Industry Week in Review – June 8, 2018
Aerospace & Defense Update
On Tuesday, Northrop Grumman received U.S. antitrust approval to complete its acquisition of rocket maker Orbital ATK, which will help Northrop expand and compete in the space market. With the $9.2 billion Orbital deal, Northrop is projecting 2018E revenue of $30.1 billion, a 17% increase over 2017 revenue. The transaction was approved by the Federal Trade Commission (“FTC”) on the condition that the companies provide solid fuel rocket motors on a nondiscriminatory basis to competitors for missile contracts. Orbital is currently working on the Air Force’s Ground Base Strategic Deterrent contract for both Boeing and Northrop, and this FTC mandated firewall will help to ensure competitiveness between the two prime contractors. Post-acquisition, Orbital will operate as Northrop’s fourth business segment named Northrop Grumman Innovation Systems.
Lockheed Martin invested an additional $100 million into its venture capital fund with the purpose of gaining early access to critical technologies in areas such as artificial intelligence and autonomous systems. Chris Moran, the executive director and general manager of Lockheed Martin Ventures, seeks to expand the fund’s investment portfolio into companies in the UK and Australia and increase the fund’s annual investments from around four deals to six or eight. The venture fund’s goal is to add new platforms and capabilities to Lockheed while also exploring new technologies that have lacked significant investment. Lockheed Martin Ventures began around 2007 with $100 million in cash and has since invested in more than 20 companies.
Government Technology Solutions
After winning a protest battle in the U.S. Court of Federal Claims, the General Services Administration (“GSA”) can move forward with its $50 billion Alliant 2 Unrestricted contract for government-wide IT services. GSA anticipates the effective date to be July 1 with a five-year base period through June 23, 2023 followed by a five-year option period through June 2028. Alliant 2 was initially awarded to 61 large businesses last November. Shortly thereafter, five unsuccessful bidders, including four Alliant 1 incumbents, protested but ultimately had their challenges dismissed by the Government Accountability Office (“GAO”) in December after OBXtek took up the issue with the Court of Federal Claims. The court ruled against CenTech Group, Dynetics, OBXtek, and Octo Consulting, although Octo’s decision has not been officially released. Alliant 1 incumbents Capgemini and Peraton both withdrew their cases from the court before a ruling. Alliant 2‘s $15 billion small business contract is also currently being protested, preventing GSA from moving forward with that contract until the Court of Federal Claims issues a decision.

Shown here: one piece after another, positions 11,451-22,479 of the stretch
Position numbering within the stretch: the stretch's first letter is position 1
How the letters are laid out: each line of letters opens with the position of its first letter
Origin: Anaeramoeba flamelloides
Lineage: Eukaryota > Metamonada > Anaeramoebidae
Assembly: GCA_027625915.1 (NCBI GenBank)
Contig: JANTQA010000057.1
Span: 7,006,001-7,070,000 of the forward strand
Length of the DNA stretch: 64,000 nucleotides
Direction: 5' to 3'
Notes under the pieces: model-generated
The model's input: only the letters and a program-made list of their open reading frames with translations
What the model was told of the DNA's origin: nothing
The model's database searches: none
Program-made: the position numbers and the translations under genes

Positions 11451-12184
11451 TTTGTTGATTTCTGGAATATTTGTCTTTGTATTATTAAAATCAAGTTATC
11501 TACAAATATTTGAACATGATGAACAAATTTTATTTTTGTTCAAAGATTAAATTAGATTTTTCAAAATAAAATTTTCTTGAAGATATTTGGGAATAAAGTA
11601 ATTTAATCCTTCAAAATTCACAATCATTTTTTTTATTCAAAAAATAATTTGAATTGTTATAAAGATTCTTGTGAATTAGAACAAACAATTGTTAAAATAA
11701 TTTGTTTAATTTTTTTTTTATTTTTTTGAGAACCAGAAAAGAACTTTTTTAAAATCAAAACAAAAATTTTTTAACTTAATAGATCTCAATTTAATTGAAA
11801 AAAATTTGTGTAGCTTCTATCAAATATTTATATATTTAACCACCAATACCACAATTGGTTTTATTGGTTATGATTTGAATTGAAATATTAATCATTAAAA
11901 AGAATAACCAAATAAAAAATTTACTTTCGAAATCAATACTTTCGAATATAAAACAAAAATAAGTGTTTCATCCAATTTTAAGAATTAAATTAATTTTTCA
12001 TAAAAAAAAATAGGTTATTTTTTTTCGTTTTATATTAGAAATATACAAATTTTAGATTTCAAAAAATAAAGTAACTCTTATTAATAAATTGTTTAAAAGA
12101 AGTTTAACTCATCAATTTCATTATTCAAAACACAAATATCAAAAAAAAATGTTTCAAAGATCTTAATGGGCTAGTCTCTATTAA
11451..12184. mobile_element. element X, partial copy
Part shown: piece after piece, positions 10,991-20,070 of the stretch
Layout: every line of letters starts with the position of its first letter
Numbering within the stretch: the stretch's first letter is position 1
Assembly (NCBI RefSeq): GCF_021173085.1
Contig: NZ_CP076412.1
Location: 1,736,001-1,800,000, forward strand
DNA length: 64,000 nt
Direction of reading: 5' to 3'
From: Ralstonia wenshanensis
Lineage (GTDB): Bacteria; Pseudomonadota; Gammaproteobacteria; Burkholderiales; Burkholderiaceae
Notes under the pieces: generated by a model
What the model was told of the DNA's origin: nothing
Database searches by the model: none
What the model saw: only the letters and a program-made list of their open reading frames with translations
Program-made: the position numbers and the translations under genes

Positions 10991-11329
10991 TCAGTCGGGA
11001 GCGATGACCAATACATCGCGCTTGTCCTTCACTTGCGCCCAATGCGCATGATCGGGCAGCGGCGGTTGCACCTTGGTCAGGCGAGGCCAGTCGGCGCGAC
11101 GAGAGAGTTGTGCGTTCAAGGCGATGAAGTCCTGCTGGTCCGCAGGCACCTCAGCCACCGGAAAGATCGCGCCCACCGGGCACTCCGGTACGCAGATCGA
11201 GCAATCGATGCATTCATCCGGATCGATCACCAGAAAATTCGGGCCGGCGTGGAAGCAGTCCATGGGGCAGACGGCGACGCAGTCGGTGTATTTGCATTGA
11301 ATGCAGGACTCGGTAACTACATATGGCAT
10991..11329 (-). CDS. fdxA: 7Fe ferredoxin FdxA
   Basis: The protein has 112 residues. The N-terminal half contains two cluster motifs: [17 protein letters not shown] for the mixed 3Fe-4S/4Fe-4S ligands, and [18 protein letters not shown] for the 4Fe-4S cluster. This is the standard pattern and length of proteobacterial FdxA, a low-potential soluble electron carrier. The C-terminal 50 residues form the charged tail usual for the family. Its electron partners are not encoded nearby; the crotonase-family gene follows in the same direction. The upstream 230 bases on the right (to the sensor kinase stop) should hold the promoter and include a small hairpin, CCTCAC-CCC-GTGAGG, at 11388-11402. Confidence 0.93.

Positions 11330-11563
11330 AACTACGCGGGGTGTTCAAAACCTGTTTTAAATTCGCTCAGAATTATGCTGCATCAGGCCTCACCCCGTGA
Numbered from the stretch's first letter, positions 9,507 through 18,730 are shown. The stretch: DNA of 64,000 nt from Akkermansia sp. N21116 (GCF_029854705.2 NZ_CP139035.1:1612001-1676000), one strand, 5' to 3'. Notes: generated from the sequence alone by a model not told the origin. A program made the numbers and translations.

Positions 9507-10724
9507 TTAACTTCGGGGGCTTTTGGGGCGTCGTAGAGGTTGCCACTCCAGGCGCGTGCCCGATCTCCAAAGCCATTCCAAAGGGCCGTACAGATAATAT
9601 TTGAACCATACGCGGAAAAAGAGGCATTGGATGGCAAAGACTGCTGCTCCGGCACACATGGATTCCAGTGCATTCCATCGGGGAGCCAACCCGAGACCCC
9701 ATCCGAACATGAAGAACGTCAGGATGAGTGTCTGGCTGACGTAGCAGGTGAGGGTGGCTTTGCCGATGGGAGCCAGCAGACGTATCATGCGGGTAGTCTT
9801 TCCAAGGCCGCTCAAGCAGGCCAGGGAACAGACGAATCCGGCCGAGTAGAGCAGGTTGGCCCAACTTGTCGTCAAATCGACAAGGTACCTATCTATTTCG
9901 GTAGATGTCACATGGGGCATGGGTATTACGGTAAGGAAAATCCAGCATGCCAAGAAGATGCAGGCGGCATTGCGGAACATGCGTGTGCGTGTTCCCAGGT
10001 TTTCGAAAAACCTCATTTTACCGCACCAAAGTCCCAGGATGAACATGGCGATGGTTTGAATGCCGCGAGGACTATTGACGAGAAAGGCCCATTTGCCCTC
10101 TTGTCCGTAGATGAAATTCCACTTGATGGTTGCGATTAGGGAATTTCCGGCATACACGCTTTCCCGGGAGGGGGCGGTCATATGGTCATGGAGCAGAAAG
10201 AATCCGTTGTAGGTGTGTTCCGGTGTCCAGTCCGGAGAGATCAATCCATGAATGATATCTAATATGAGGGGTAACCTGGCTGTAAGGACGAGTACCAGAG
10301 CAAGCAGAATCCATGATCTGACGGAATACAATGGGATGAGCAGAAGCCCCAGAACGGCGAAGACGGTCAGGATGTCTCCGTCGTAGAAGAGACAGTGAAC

The Senate Armed Services Committee (“SASC”) has laid out guidelines for the Department of Defense’s (“DoD”) Joint Enterprise Defense Infrastructure (“JEDI”) initiative in its version of the 2019 National Defense Authorization Act (“NDAA”). While the House has threatened funding for JEDI, the Senate’s proposal is much more supportive. The bill states that if the DoD is committed to JEDI as a means of modernization, then it should be all-in and prepare accordingly. The Senate’s bill also hints that the SASC would rather the DoD issue more than one award for the procurement rather than issuing it as a single award, as the DoD has proposed. The House Appropriations Committee on Wednesday also released its preliminary spending bill, which would restrict funding for JEDI until 90 days after Secretary of Defense Jim Mattis proposes a budget accounting system for all funds spent on DoD cloud computing, including the Defense Information Systems Agency’s (“DISA”) $8 billion Defense Enterprise Office Solutions (“DEOS”) contract. The Pentagon still has not confirmed a final request date for proposals for the JEDI contract, although it could drop any day after it was originally expected in May.
AeroVironment (up 4.3%) – Share prices were up this week after the company announced it will sell German auto parts supplier, Webasto, to become a pure-play maker of unmanned aerial vehicles.
OSI Systems (up 5.4%) – Share prices were up this week after the company received a contract to provide multiple units of its explosive detection system to be installed at European Union airports.
ACR Electronics, Inc. has agreed to acquire Flight Data Systems, a provider of flight data recorders, ground support equipment, and electronics manufacturing for the global aviation industry. Terms of the deal were not disclosed.
Culmen International, LLC has acquired Analytics Strategies (PlanetRisk Federal Services), a provider of enterprise analytics services to the federal government. Terms of the deal were not disclosed.
Leidos has acquired Aranea Solutions, Inc., a provider of IT products and services to government customers. Terms of the deal were not disclosed.
Patria Oyj has agreed to acquire by Patricomp Oy, a provider of aircraft sheet metal part manufacturing, surface treatments and assemblies. Terms of the deal were not disclosed.